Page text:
Holocaust survivor Gena Turgel in 2004. (Paul Faith/AP)

Gena Turgel, a Holocaust survivor who comforted Anne Frank at the Bergen-Belsen concentration camp before the young diarist’s death and the camp’s liberation a month later, died June 7. She was 95.

Britain’s chief rabbi, Ephraim Mirvis, announced her death. No other details were provided. The news triggered tributes from some of the people the Polish native touched over the decades in which she shared her World War II experiences, including witnessing the horrors of the Nazi camps at Auschwitz, Buchenwald and Bergen-Belsen.

After World War II, Mrs. Turgel married one of Bergen-Belsen’s British liberators, Norman Turgel, earning the nickname “The Bride of Belsen.” Her wedding dress, made from parachute silk, is part of the collection of the Imperial War Museum in London.

Mrs. Turgel attended Britain’s annual Holocaust remembrance two months ago in a wheelchair with a blanket draped over her knees.

“My story is the story of one survivor, but it is also the story of 6 million who perished,” she said at the event in London’s Hyde Park. “Maybe that’s why I was spared — so my testimony would serve as a memorial like that candle that I light, for the men, women and children who have no voice.”

She was born in Krakow, Poland, as Gena Goldfinger on Feb. 1, 1923. She was forced to move with her family in 1941 to a Jewish ghetto with only a sack of potatoes, some flour and a few belongings. One brother was shot by the Nazi SS police, and another disappeared after trying to escape, according to the Holocaust Educational Trust in London.

A sister was shot while trying to smuggle food into a labor camp. In January 1945, Mrs. Turgel and her mother were forced onto a death march from Auschwitz, leaving her remaining sister behind.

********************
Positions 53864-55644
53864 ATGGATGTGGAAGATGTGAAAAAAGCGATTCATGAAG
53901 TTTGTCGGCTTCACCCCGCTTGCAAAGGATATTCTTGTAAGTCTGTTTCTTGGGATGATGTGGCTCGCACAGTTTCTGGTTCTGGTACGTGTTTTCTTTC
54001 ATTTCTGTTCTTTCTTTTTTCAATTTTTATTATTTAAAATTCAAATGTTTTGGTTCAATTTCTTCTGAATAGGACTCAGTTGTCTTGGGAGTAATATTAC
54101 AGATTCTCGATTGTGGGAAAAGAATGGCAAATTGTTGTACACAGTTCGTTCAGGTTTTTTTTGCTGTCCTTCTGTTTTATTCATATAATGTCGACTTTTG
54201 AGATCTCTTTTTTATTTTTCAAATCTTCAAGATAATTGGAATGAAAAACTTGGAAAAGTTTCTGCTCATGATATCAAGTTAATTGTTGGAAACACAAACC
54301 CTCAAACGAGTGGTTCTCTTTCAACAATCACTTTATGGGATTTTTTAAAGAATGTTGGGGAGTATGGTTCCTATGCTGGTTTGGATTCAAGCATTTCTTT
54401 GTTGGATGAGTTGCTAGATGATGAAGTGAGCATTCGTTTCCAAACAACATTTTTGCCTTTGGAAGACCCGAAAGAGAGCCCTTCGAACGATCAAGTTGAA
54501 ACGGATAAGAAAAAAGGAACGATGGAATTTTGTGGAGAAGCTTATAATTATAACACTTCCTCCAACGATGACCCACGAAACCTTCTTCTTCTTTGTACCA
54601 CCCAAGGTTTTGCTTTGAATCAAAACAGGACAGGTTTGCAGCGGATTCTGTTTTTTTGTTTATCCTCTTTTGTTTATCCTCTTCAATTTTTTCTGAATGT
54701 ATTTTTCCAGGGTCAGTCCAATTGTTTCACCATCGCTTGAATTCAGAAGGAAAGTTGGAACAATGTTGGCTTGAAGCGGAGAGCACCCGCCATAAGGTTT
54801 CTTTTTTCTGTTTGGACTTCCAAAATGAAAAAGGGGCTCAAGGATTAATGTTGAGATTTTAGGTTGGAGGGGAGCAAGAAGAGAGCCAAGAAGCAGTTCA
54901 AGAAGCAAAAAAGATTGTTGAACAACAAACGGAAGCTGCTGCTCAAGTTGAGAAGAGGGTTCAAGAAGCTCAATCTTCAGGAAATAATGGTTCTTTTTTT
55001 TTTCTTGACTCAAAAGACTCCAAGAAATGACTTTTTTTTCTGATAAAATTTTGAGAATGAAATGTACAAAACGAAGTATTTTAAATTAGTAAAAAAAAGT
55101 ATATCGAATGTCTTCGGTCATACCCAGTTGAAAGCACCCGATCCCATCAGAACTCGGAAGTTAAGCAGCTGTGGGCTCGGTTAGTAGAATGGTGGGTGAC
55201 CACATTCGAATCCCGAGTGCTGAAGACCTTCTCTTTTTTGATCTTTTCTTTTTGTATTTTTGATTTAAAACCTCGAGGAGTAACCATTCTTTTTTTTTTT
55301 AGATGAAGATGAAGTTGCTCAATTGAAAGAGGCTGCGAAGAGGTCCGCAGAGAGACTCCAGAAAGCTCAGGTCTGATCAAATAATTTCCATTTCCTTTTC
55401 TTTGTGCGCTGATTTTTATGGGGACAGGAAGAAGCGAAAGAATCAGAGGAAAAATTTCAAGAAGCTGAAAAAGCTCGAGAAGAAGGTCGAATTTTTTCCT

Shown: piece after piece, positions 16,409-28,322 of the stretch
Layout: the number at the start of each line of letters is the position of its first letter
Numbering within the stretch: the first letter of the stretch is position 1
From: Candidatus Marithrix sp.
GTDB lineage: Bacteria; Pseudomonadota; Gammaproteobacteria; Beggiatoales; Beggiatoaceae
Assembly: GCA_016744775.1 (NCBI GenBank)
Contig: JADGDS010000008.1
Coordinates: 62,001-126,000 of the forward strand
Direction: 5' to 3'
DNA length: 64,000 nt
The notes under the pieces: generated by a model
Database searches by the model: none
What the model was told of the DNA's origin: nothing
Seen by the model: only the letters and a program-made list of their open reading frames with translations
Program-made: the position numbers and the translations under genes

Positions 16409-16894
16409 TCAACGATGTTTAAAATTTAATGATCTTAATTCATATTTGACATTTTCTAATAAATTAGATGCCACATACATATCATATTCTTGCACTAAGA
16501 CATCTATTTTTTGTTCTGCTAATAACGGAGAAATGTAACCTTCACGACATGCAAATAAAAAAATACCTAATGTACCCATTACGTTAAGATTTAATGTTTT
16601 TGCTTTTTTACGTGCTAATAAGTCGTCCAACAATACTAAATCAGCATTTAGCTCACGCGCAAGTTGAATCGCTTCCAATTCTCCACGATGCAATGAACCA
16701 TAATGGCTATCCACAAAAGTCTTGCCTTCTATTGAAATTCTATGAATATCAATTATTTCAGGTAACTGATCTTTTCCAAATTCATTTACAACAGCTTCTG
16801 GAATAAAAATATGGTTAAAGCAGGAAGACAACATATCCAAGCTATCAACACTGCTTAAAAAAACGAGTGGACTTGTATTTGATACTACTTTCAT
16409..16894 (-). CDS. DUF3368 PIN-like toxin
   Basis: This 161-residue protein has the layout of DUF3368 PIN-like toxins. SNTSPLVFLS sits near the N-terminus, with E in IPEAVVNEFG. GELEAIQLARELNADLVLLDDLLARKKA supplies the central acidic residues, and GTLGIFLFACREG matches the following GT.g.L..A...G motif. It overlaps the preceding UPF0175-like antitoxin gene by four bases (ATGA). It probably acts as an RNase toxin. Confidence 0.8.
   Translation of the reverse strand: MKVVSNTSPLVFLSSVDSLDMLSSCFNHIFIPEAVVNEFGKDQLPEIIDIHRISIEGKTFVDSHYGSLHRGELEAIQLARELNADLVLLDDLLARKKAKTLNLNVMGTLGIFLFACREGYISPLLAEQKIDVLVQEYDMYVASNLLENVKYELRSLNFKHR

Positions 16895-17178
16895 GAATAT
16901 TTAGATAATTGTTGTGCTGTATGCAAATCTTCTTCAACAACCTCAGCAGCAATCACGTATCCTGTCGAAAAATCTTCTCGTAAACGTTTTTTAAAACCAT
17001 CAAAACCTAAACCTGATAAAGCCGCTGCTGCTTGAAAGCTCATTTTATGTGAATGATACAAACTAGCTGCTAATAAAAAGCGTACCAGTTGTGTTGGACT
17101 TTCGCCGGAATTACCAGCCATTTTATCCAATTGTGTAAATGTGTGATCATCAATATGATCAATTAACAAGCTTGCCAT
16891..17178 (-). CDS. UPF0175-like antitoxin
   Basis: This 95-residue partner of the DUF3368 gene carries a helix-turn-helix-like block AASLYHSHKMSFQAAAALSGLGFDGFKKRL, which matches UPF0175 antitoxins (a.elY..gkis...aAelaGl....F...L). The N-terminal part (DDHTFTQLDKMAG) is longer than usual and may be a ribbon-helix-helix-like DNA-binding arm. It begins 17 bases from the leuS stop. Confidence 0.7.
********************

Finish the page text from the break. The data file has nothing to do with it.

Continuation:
It was in a hospital at Bergen-Belsen, where the 22-year-old Mrs. Turgel arrived in February 1945, that she cared for Anne Frank as the 15-year-old girl was dying from typhus.

“I washed her face, gave her water to drink, and I can still see that face, her hair and how she looked,” Mrs. Turgel once told the BBC.

Mrs. Turgel published a memoir, “I Light a Candle,” in 1987 and told her story in schools across Britain until the end of her life.

“Her story was difficult to hear — and difficult for her to tell, but no one who heard her speak will ever forget,” said Karen Pollock, chief executive of the Holocaust Educational Trust.

London Mayor Sadiq Khan said he met Mrs. Turgel at the Hyde Park event in April and was “inspired by her lifelong commitment to educating people about the horrors of the Holocaust.”

“Let us hope for a better future where anti-Semitism and all hatred should be demolished, shouldn’t be tolerated,” Mrs. Turgel said at the Hyde Park observance in April. “And I do beg you, don’t forget those who are less fortunate than yourselves.”

Survivors include three children and several grandchildren and great-grandchildren.